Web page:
director: Harold D. Schuster; screenwriters: from a story by Dwight V. Babcock/Warren Douglas; cinematographer: William Sickner; editor: Ace Herman; cast: Barry Sullivan (Mike Donovan), Charles McGraw (Gus Slavin), Dorothy Malone (Ruthie Donovan), Don Beddoe (Herman Tate), Don Haggerty (Neil Sanford, F.B.I. Agent), Mary Beth Hughes (Vera), Dayton Lummis (Mr. Starling), Richard Reeves (Pete Mazurka); Runtime: 79; Allied Artists; 1954)
“A typical 1950s crime caper.“
Reviewed by Dennis Schwartz
“Loophole” can be pegged as a film noir, though it plays more like a typical 1950s crime caper. The film opens like a documentary, as a voiceover tells us a group of bank examiners are about to make a routine audit of a Hollywood bank. Herman Tate (Beddoe), a bank teller himself, is disguised as a bank examiner and sneaks in undetected with the examiner group. He then goes to the head teller’s window of Mike Donovan (Barry Sullivan) after an initial audit by one of the real examiners and asks to recheck the big bills while his partner Vera distracts Mike, asking him if she can open an account at his teller’s window. Tate steals the $50,000 in those few seconds and walks out of the bank unnoticed. At the end of the day, which is a Friday, a worried Mike notices the large sum of money he is short, but doesn’t report it until Monday.
The poignancy of the story is in how an innocent, hard-working person like Mike, could have his whole life turned upside-down over an incident where he makes an error in judgment. When he tells his boss (Lummis) about it, he has no explanation why he didn’t report it immediately except he couldn’t understand how so much money was missing. This slip-up is why Mike becomes a noir protagonist, though he doesn’t have the dark side to his character this genre usually calls for. His wife Ruthie (Malone) accepts his story, trusting him completely. Even the bank manager and the F.B.I. agents who question him, think he is innocent. But his life turns into hell when, even though he is not charged with anything, the bonding company that must insure him cancels his certification and the bank is forced to fire him. Not only can’t he get bonded so he can get another teller’s job, but the bond company puts a mean-spirited insurance investigator on his tail, Gus Slavin (Charles McGraw). Slavin is convinced Mike is guilty and tails him everywhere, and when Mike gets a job he informs the boss on him and Mike is always promptly fired.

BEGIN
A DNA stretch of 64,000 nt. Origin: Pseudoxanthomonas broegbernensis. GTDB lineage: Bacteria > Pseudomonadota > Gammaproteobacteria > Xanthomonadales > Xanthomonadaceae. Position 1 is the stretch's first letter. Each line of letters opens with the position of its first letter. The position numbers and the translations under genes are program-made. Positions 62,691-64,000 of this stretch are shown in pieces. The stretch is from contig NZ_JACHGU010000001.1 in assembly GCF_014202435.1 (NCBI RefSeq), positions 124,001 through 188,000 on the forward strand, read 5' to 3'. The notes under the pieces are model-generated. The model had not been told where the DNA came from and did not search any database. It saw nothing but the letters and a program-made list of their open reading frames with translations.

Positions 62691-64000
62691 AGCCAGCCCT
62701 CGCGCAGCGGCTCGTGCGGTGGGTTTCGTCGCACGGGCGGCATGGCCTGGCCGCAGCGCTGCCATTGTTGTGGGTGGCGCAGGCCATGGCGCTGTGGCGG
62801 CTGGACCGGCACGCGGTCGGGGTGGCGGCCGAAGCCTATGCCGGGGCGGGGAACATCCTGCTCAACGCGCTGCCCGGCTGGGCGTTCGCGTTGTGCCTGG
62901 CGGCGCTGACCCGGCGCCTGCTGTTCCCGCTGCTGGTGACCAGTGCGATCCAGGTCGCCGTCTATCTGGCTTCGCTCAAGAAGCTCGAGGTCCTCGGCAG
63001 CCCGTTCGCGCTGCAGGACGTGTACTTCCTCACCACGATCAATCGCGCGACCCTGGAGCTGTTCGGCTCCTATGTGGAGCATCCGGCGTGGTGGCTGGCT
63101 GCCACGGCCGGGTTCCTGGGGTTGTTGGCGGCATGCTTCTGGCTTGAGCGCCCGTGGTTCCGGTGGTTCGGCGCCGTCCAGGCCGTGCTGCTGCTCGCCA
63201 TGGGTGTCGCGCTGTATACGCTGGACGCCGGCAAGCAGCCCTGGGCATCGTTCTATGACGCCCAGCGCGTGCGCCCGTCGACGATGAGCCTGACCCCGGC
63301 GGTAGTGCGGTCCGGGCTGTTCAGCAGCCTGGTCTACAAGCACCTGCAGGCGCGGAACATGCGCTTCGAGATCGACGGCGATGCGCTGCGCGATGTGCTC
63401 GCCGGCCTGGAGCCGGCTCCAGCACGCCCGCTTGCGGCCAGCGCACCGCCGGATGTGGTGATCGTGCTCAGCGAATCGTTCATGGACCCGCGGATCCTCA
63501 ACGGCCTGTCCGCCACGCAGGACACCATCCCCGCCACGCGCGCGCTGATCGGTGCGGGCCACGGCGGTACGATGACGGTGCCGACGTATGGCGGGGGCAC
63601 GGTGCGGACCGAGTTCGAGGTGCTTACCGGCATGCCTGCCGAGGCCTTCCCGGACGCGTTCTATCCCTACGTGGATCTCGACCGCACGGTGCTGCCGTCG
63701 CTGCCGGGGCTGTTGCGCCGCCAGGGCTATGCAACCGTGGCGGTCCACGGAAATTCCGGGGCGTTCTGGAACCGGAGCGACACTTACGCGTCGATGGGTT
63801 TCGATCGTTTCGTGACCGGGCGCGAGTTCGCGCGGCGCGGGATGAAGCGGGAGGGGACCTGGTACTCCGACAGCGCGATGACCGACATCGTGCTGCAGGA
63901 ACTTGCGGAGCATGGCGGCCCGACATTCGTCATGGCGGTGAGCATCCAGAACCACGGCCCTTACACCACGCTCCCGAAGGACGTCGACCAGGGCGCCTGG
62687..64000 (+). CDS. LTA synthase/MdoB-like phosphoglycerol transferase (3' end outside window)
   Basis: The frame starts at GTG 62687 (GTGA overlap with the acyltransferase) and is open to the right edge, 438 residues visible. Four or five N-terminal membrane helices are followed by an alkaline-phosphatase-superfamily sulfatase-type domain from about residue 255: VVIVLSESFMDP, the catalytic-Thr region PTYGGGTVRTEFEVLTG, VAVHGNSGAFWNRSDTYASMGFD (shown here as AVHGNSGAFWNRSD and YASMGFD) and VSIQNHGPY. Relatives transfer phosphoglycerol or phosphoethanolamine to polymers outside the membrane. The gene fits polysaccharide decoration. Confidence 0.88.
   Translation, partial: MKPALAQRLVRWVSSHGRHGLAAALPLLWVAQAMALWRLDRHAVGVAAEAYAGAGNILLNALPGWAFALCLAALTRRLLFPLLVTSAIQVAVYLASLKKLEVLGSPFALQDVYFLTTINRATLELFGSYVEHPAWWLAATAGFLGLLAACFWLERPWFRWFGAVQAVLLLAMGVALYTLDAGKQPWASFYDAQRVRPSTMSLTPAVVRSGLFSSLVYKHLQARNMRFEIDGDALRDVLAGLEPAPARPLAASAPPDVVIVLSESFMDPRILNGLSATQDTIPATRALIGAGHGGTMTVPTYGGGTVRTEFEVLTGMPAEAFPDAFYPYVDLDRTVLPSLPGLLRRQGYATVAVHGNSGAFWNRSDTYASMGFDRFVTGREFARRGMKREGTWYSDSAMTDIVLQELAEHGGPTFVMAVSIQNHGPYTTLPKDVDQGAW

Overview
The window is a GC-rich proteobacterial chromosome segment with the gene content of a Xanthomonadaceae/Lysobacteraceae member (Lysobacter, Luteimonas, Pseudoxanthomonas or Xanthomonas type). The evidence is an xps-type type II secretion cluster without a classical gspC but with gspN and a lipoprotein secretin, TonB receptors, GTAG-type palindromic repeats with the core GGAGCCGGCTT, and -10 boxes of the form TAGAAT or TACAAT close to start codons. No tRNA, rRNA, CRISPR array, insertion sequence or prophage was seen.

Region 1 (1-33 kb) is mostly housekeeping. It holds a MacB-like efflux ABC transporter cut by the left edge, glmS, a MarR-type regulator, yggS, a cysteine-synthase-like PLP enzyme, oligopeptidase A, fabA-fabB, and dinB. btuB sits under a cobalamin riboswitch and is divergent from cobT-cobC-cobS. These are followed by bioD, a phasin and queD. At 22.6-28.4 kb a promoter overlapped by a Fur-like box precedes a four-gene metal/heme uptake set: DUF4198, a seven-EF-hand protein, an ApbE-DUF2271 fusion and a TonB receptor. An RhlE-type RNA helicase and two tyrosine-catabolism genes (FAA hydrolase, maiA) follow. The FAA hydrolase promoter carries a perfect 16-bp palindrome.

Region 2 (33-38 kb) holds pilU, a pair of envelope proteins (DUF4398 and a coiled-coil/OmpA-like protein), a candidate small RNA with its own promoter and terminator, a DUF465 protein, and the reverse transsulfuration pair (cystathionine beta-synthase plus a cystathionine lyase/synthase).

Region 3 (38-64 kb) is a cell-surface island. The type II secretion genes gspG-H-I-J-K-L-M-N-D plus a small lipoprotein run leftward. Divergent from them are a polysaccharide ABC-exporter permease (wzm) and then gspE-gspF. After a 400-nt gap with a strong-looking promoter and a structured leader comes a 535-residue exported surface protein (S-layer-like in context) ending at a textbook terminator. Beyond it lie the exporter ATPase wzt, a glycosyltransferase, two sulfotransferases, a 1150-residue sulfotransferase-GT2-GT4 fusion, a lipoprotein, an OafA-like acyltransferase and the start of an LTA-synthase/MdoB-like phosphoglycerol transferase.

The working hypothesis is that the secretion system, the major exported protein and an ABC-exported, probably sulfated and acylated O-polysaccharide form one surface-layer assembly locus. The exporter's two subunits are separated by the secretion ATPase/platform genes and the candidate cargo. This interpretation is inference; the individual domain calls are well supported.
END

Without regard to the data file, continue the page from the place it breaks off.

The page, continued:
Finally, a taxi company, run by a tough-minded boss (Reeves), refuses to fire Mike. The boss asks Slavin: “If you are so sure he stole the money, why isn’t he in jail?”
Warning: spoiler to follow.
Mike gets a chance to clear his name when he accompanies his wife to the bank they just opened up an account in, and he recognizes the teller as the one who acted as the bank examiner during the heist. He then foolishly goes after him and his girlfriend partner, not waiting for the F.B.I. men to take over the pursuit as he promised his wife. After the couple lure Mike into a trap, Mike is able to somehow stumble out of the beach house just as the police arrive to find Tate dead and arrest Vera with the money. The film ends on an unclear note as Mike is happily back at his job, but Slavin is seen through his workplace window still hounding him for no logical reason. I’m not sure what that is supposed to mean, except that life for the Donovans will never be as rosy as it was when his day started on that Friday morning in April before the bank got robbed.
REVIEWED ON 5/24/2000 GRADE: C+